Paper presented at the South African Transport Conference 17 - 20 July 2000 "Action in transport for the new millennium", CSIR International Convention Centre, Pretoria, South Africa. ABSTRACT: The spate of bus crashes in South Africa in September/October 1999 led to a ministerial inquiry into the causes of these crashes and also to the formulation of recommendations to prevent similar disasters.
Annually, about 9 000 buses (about one-third of the total bus fleet) are involved in road accidents. The frequent occurrence of minibus taxi crashes is also a matter of grave concern due to the large number of
vehicle occupants killed or injured. Minibus taxis is the vehicle category in South Africa with the highest accident and fatality rate per 100 million vehicle kilometers traveled.
The paper covers a number of aspects to highlight the problems but also provides short and medium term solutions. Firstly, the road traffic safety record of the public passenger transport sector is scrutinised. The collision and casualty figures for buses and minibuses for 1998 (the latest available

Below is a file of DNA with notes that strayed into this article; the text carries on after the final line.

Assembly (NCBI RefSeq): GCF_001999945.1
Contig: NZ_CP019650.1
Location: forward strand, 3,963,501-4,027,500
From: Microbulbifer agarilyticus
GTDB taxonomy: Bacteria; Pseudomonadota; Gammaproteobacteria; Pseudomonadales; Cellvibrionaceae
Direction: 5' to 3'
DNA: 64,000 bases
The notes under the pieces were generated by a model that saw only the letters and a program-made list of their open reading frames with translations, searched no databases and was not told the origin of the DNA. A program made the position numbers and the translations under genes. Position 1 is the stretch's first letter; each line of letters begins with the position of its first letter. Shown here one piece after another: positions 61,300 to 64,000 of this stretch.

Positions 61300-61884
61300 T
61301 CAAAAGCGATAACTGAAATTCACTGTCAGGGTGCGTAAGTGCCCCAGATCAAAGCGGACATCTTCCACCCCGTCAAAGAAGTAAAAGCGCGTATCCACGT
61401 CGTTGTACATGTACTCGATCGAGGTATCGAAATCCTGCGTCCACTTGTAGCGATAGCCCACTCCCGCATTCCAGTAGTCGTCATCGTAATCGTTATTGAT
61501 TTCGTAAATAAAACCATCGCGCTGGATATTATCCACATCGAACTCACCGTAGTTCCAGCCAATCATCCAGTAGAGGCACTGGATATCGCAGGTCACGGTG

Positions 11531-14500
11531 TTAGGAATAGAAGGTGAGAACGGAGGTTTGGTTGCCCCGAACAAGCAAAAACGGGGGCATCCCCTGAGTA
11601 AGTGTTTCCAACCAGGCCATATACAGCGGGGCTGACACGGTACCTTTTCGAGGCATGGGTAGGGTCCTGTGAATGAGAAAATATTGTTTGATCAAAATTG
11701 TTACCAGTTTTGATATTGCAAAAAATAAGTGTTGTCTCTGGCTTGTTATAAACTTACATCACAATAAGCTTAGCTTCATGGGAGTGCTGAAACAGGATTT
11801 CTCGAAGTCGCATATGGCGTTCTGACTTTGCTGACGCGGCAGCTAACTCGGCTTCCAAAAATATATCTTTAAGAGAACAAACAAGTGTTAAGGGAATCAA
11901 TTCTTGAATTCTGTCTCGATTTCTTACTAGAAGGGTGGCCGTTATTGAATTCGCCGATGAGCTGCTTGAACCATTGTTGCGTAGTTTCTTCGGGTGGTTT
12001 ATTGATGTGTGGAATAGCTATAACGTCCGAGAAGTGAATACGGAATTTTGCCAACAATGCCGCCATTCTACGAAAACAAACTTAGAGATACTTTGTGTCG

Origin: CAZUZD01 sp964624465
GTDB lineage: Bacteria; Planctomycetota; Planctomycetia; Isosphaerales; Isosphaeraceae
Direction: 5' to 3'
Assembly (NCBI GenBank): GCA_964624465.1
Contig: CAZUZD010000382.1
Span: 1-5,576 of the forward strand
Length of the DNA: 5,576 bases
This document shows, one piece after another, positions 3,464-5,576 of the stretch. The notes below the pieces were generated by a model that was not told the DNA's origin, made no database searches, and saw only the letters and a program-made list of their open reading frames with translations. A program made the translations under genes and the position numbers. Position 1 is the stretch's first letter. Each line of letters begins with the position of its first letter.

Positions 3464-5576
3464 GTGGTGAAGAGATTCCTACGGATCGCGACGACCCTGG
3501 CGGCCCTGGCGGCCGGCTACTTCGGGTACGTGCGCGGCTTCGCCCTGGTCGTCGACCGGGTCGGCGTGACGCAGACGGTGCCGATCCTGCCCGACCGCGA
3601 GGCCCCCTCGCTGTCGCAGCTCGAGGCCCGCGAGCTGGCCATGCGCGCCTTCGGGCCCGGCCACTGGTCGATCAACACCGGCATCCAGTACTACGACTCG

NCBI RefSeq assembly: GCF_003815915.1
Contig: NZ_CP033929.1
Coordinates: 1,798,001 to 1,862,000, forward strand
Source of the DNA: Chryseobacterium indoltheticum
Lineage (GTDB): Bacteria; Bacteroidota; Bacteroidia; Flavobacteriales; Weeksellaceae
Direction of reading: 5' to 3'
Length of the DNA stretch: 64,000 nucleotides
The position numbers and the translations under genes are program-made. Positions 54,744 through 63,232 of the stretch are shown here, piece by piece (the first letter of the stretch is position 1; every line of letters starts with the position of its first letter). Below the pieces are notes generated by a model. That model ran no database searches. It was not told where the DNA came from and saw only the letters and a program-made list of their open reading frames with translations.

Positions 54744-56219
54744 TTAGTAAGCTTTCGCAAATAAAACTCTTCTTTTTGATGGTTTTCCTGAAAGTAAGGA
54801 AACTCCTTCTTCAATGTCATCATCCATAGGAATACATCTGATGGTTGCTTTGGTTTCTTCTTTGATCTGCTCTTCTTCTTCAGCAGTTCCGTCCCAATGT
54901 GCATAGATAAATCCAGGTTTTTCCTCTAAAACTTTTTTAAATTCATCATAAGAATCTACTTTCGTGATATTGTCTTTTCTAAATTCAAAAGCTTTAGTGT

statistics) by urban and rural areas are highlighted. An analysis is done of trends in bus and minibus road accident and collision rates since the early nineties. The trends are also compared to those of
freight vehicles (heavy vehicles and LDV’s). Secondly, factors are identified contributing to road traffic crashes and casualties in the public passenger transport sector. The impact of the human, vehicle and
road environment factors are discussed and contributing factors based on specific case studies are pinpointed. Thirdly, short and medium term solutions are offered to reduce road casualties in the public passenger transport sector. Measures covered are related to operators, drivers, vehicles and other more general issues impacting on all road users. These solutions are based on the results of deliberations between government and the various stakeholders involved.
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